The parable in Mark 4:26-27 is found only in Mark. Then there are two miracles which are exclusively reported by Mark. They are characteristic of true ministry. These are the deaf man in Mark 7:32-37 and the blind man at Bethsaida, Mark 8:22-26.

The characteristic word of the Gospel of Mark is the word “straightway.” The Greek word has also been translated “forthwith” and “immediately.” It occurs some 40 times in this little Gospel and is the Servant’s word.

“But enough. Blessed be God that such service has been seen on earth; that there has been such a hand, such an eye, and such a heart here, among the sons of men. And blessed be God, that by the same Spirit He waits to mould us to His pattern, yea, that He has predestinated us to be conformed to the image of His beloved Son. And if the Head was content to serve thus;--if, while He tarried here, He lived to meet the need of all who sought succor;--if, now risen, He Is yet the same, still the loving Worker, interceding within the veil, and working here too for us;--if He shall yet serve us, ‘for the less is blessed of the greater,’ when in the coming kingdom He shall still lead His flock to living fountains, and wipe away their tears;--shall not we whom He has purchased, in whom He seeks to dwell, who are His witnesses in a world which knows Him not, wait upon Him until His mantle fall on us, and His Spirit, ‘the oil which was upon the Head,’ run down even to us also; till we catch the mind of heaven, and are made like unto the angels, children of God and children of resurrection, called to stand in the presence of God, and yet to serve, as ministering spirits to them who shall be heirs of salvation? God is serving,--’the Father worketh,’--Oh! what works of love, from the rain and fruitful seasons up to the mighty work of raising man from earth to highest heaven; and Christ has served, and is serving; and the Holy Ghost is serving, taking of the things of Christ, to reveal them to us, and then to work them in us; and angels are serving, and saints are serving, and the Church proclaims her call, that she too because redeemed must be a servant here, and that her rulers are but servants, yea, servants of servants; and heaven is serving earth, and earth the creatures on it, So let us, after our Pattern, being redeemed, go forth to serve also. ‘Blessed are those servants whom the Lord when He cometh shall find so doing. Verily, He shall gird Himself, and make them sit down to meat, and He will come forth and serve them.’ O Lord, Thou canst perform it; perform it to Thy praise; Oh! shew us the glory of Thy service, full of grace and truth, that in its presence we may be changed; and as we have borne the image of the earthy, may even here bear to Thy glory the image of the heavenly. Amen.” (A. Jukes)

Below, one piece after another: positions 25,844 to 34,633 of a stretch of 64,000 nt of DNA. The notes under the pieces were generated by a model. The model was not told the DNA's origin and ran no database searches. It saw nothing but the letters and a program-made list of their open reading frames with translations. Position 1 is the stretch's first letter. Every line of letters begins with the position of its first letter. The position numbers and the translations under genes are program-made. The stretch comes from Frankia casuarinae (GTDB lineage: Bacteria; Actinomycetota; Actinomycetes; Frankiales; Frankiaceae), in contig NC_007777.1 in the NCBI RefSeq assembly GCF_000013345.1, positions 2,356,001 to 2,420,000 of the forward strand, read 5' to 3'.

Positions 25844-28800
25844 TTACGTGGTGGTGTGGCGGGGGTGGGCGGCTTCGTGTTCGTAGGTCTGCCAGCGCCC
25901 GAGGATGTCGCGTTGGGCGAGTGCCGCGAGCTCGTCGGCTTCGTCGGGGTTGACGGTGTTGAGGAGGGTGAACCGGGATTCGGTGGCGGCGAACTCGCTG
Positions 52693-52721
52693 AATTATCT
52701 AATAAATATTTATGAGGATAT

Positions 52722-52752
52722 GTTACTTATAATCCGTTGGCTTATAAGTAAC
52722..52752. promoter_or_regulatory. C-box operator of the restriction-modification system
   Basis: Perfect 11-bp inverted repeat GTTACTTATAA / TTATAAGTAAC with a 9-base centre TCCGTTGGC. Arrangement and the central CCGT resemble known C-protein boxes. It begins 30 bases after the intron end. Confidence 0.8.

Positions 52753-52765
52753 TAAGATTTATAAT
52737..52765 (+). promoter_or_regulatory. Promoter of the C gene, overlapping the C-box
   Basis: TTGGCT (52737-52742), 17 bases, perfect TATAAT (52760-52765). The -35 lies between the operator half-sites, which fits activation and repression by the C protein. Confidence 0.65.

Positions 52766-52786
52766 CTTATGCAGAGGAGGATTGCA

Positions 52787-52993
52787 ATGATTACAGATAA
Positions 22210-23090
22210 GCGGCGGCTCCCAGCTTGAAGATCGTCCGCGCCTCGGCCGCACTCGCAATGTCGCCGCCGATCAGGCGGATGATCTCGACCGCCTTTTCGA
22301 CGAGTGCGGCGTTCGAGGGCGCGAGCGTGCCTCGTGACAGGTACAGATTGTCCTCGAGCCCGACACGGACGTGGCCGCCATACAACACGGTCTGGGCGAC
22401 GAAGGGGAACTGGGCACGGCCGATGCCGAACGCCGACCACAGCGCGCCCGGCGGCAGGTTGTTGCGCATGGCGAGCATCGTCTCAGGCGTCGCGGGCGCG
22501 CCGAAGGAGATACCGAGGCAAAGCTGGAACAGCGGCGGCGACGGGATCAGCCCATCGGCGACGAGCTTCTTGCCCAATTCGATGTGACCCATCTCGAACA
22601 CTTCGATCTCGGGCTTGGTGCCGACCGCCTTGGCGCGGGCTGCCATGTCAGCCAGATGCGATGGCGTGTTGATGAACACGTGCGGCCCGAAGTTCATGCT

Lectionary Calendar
Sunday, November 17th, 2019
the Week of Proper 28 / Ordinary 33